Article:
O Books, 2010

ISBN: 978-1-84694-514-4

Reviewed by Moragh Mason


As I read this book, my feelings ranged from anger, despair, incredulity, a sense of inadequacy … but ultimately hope. Nixon began writing this at the start of the credit crunch in 2008 and it was published shortly after the UK Coalition government was formed in 2010 – a pretty tumultuous period both financially and politically.  From the early days it was obvious that systems were breaking down, and as we lurched from one crisis to the next it was equally obvious that the response from our institutions was to try to put Humpty back together again rather than seizing the opportunity to create, as the title of the book proposes, a better world.

In the first part of the book, Nixon sets out to make sense of the situation we are in.  He examines the origins of the financial crisis which began with largely untested free market economic theories whose stated aim was to increase prosperity, and it certainly did for some.  However, thirty or more years on we see the dangers of the doctrine of continuous economic growth – the depletion of the Earth’s resources, the destruction of the ecosystem and increasingly volatile weather patterns.  Far from increasing prosperity, the gap between rich and poor is widening.  And as natural resources dwindle, the threats of violence, war and nuclear annihilation will increase as people fight for their very survival.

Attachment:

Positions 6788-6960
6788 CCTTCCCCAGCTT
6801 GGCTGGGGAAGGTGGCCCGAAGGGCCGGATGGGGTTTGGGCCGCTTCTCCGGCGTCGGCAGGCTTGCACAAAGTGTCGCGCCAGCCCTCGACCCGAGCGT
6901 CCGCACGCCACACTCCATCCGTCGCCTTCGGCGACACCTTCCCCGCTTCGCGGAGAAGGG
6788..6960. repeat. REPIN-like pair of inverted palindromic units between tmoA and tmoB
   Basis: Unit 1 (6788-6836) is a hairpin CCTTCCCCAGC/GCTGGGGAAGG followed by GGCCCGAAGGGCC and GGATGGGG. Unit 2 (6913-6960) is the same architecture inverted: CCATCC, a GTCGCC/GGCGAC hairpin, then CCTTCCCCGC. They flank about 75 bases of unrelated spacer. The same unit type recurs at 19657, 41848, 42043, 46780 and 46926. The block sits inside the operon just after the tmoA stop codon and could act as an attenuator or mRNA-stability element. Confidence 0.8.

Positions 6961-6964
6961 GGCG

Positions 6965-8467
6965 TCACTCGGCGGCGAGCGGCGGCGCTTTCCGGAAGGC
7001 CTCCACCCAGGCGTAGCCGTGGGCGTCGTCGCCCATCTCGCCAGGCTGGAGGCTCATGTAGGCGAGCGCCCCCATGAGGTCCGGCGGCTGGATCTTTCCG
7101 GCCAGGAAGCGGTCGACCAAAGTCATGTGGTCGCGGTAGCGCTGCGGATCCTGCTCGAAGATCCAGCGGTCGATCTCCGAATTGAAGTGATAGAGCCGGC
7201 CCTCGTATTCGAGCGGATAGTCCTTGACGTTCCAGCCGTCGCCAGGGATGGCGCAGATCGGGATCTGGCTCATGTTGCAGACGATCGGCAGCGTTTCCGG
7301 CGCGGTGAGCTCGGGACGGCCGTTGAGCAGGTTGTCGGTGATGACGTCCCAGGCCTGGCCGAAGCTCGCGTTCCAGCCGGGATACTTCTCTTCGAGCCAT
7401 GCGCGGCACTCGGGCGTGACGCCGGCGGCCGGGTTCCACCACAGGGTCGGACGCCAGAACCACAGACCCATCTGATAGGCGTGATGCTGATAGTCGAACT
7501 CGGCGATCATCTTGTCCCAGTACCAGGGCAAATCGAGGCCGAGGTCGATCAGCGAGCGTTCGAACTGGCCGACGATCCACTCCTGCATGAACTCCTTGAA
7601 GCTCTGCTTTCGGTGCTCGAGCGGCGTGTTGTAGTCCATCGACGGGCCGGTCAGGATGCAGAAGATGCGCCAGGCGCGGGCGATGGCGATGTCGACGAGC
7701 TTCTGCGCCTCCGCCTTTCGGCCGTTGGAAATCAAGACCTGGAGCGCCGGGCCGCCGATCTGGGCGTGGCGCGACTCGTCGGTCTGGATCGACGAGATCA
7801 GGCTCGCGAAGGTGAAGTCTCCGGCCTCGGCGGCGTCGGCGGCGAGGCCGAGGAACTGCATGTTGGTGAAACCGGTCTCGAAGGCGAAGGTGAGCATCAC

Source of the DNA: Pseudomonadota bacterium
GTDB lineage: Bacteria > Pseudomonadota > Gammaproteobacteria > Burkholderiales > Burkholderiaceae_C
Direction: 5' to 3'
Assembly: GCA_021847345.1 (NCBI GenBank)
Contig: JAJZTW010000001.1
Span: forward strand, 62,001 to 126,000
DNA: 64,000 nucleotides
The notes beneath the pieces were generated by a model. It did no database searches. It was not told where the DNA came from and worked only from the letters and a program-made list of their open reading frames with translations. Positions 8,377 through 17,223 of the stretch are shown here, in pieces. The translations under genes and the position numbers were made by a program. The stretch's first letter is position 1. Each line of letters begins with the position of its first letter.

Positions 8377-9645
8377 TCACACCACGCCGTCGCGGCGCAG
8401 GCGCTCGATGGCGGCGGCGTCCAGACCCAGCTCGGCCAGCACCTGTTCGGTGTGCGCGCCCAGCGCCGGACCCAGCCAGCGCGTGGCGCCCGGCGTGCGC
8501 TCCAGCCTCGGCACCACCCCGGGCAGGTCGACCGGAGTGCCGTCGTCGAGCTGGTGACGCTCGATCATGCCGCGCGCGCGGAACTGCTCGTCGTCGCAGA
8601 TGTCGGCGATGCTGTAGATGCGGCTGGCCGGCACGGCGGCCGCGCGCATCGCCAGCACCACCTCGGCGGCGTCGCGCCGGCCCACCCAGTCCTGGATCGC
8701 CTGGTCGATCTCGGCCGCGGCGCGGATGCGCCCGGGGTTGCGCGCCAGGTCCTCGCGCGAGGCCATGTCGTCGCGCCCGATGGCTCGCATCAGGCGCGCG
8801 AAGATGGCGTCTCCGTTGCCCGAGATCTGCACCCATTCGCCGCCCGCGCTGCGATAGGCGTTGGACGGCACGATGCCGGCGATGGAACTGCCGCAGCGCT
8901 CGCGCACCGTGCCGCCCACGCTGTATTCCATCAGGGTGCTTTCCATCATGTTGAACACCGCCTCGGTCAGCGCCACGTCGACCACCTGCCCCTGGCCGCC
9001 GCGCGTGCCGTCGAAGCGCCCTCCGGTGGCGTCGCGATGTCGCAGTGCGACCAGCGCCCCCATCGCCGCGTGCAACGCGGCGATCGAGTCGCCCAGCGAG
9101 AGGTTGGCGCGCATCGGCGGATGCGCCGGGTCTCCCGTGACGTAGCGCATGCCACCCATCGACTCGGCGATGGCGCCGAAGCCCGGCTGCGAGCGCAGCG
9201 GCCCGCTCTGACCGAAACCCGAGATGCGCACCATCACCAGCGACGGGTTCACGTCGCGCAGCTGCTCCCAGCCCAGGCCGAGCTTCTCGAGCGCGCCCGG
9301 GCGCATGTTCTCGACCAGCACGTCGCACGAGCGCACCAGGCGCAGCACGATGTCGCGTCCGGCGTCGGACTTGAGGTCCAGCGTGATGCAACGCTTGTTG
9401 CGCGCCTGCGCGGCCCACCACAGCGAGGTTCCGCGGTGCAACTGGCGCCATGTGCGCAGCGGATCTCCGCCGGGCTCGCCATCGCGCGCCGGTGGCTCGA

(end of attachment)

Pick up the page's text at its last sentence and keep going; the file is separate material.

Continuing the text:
Serious as these matters are, Nixon points out that they are only the symptoms of this malaise, which is much broader and deeper.  What is needed is a moral and spiritual awakening (pg 60).

He emphasises the need to address the underlying problem: the system itself, which focuses on self-interest rather than the common good.  ‘Quick fixes,’ campaigns etc will not work because they are only sticking plasters.  Our political system is primitive – adversarial, bullying and pervaded by group-think (pp 166-7).  It is dysfunctional.  In contrast, Gandhi’s ideas on the subject, which Nixon describes as ‘a system of interrelated thought’ (pg 173), seem remarkably fresh and offer a constructive solution to our current apparently rudderless course.

In Part 2, Nixon turns to ways we can transform these failing systems and move towards a better world for all.  He puts forward proposals for all the big issues discussed previously.  Drawing on a number of sources, he explores ways to reduce consumption to a sustainable level and distribute the world’s resources fairly.  He argues for a sustainable and just economy, involving reform of the large global financial institutions currently dominated by the interests of big business and rich countries.  Among the possibilities he discusses are a global citizens’ income and rich countries paying for use of ‘commons’ such as ocean fishing, sea-bed mining and flight lanes (pg 257).  He proposes unlocking democracy by moving to a more participatory system, with more power at a local level.  He also illustrates how the money currently poured into the military machine could be used for conflict resolution and war prevention.  Additionally, he addresses the issues of eradicating world hunger, creating sustainable (and beautiful) towns and cities, and the challenges and opportunities arising from the Copenhagen Climate Conference.

This book clearly outlines the challenges facing us, along with the danger of proceeding down the business-as-usual path.  Bruce Nixon has compiled a source book that brings together current thinking on where to go from here, with action resources at the end of each chapter in Part 2.  There is a vast amount of information contained in this book, covering all the major issues that face us today and giving us the means to respond to them.

This book will be a very useful resource for anyone who cares about the planet and who feels that the time has come to build a better future for everyone.